There's 'sort-of-hack' that trades memory efficiency for speed. It is possible to link normal (i.e. non-PIC code) as shared library (at least on i386). This way you'll have minimal function call indirection and no variable access indirection at all. You won't pay PIC price too. The only downside of this method is that dynamic linker will have to patch TEXT section pages with relocated addresses, so it won't be possible to share this pages between different processes. The performance gain may well worth it though. NVIDIA folks, for example, build their libGL in this way. And I'm sure they know what they do.

Why I'm mentioning ELF shared libraries? Because Debian (and Ubuntu too) build ruby interpreter as shared library, and according to my measurements, this gives around 10% performance penalty. To regain part of this loss, I simply edit ruby's 'configure' script and remove all mentions of -fPIC. I than 'dpkg-buildpackage' and install resultant .deb-s as usual. This brings performance of ruby interpreter back to it's normal level (i.e. when it's built statically). Another optimization that I use, is passing better GCC optimization flags. "-march=' flag is quite important on i386.

P.S. Read excellent by GNU libc guru Ulrich Drepper, if you want to know more details about ELF shared libraries.

Monday, January 4, 2010

Power of modern javascript interpreters

Today my colleague  (Vlad Zarakovsky), who is interested in porting gpicker scoring to JS or finding something that's close to that, showed me some filtration code and it's performance results. He demonstrated that some (quite non-trivial it seems, from quick glimpse of the source) filtration implementation takes 33 milliseconds on 22k of filenames, which is not bad. This result was obtained on Safari, which sports state-of-the-art javascript interpreter.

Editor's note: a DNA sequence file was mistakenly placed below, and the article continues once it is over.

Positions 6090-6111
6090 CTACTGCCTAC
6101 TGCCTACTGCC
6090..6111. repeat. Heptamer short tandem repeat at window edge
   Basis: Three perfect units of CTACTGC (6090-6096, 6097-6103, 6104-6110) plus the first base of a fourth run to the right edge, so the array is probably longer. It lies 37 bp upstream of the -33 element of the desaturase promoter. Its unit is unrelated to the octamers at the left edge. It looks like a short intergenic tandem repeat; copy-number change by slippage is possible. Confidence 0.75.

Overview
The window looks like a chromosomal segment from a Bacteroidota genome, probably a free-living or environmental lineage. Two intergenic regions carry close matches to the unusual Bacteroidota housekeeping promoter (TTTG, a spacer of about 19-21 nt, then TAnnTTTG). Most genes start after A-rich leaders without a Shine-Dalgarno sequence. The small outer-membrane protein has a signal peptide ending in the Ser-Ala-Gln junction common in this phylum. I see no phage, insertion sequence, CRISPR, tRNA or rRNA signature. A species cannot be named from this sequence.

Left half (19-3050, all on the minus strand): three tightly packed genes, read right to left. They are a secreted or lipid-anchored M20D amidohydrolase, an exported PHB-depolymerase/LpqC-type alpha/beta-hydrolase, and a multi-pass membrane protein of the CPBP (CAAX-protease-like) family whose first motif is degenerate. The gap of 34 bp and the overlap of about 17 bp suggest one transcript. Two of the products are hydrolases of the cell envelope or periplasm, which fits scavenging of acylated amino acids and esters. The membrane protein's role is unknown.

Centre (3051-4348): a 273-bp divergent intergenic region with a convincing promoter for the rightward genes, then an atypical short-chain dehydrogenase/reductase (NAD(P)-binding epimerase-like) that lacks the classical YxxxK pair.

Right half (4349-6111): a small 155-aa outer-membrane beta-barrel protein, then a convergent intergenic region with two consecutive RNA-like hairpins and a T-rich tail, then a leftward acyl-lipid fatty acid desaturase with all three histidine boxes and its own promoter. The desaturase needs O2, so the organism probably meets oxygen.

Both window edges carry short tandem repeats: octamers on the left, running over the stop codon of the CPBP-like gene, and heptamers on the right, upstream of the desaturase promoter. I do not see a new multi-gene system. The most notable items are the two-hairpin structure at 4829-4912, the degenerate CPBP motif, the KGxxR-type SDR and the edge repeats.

Another thing that we noted is that sorting takes additional 14 milliseconds, which compared to much more sophisticated scoring is quite large. I thought that it should be due to cost of transition from native qsort code to JS code thats implements comparator function. And out of curiosity I've proposed trying pure JS sorting instead.

The results were interesting. At first it was much slower than built-in qsort, but Vlad then discovered that it's actually faster on random data (I haven't asked by how much, but that's not very important). All this led me to the following conclusions:

  • Naive qsort on real world non-random data may be 100 times slower than proper qsort implementation. Which is understandable, but this is the first time I've met such case personally.
  • I was right about pure JS qsort being able to beat C qsort, that has to use slow and barely optimize-able comparator.
  • In general, state of the art javascript interpreters are indeed approaching speeds of optimized C. If only we had Ruby interpreter of same quality :)

So when next time your JS code will depend on fast sorting, consider picking pure JS sort implementation, but pick wisely. Also don't forget that there are still some very slow JS interpreters around (yes, I'm talking about 'the-cursed-browser').

BTW, I'm sure same applies to C standard qsort. In cases where comparator is quite simple, the implementation that is able to inline comparator should be much faster. For gpicker I've stolen source of glibc's qsort implementation and made sure that it's able to inline comparator.